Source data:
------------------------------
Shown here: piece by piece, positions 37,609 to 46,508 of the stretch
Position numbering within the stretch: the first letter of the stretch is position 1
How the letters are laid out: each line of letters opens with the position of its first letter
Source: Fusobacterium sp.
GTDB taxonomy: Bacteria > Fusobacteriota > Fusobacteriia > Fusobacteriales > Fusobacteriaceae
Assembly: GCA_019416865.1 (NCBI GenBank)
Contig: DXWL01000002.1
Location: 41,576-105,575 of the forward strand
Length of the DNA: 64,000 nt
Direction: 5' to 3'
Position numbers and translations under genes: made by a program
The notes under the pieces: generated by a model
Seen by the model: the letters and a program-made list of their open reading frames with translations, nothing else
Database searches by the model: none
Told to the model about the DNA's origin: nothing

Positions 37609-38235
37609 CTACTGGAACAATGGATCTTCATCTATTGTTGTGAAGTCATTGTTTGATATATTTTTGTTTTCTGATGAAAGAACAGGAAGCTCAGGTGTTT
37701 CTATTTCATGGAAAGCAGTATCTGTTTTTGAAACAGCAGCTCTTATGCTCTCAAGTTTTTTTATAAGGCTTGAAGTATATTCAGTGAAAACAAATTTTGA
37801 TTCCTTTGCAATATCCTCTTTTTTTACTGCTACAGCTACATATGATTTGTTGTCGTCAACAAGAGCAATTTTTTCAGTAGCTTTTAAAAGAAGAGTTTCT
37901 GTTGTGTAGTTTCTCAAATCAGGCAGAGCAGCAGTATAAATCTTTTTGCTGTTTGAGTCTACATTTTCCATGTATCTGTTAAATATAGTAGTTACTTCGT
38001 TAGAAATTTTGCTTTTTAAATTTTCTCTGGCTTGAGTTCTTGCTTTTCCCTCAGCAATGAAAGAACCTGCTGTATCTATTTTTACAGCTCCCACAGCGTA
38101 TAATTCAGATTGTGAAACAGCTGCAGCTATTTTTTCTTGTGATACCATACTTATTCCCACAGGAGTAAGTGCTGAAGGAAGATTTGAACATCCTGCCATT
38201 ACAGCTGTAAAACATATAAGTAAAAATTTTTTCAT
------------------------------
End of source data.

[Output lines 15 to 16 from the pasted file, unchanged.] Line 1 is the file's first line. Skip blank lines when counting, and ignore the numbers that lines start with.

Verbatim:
Told to the model about the DNA's origin: nothing

Positions 37609-38235